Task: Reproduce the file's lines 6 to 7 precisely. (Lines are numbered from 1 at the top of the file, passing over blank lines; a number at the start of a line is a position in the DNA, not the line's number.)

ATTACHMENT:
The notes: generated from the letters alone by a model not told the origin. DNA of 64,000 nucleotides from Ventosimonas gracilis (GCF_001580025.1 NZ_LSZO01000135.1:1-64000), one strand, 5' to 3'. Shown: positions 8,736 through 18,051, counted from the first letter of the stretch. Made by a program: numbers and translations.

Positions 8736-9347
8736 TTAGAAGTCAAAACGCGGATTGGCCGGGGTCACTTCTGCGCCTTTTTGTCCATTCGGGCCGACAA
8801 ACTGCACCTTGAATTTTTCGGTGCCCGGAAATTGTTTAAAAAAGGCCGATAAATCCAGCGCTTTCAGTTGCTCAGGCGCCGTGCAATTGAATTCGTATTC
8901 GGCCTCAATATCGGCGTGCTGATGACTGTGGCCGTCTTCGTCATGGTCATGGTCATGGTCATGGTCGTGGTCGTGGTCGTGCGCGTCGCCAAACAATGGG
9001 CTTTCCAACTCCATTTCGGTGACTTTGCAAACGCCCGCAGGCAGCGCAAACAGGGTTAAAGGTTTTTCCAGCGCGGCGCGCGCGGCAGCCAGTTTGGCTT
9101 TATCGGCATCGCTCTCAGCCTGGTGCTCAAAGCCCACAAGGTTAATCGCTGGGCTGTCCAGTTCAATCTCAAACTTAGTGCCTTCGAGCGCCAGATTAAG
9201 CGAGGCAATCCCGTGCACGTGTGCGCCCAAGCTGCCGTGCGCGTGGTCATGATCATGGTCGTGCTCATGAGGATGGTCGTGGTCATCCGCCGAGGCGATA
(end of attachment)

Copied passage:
9001 CTTTCCAACTCCATTTCGGTGACTTTGCAAACGCCCGCAGGCAGCGCAAACAGGGTTAAAGGTTTTTCCAGCGCGGCGCGCGCGGCAGCCAGTTTGGCTT
9101 TATCGGCATCGCTCTCAGCCTGGTGCTCAAAGCCCACAAGGTTAATCGCTGGGCTGTCCAGTTCAATCTCAAACTTAGTGCCTTCGAGCGCCAGATTAAG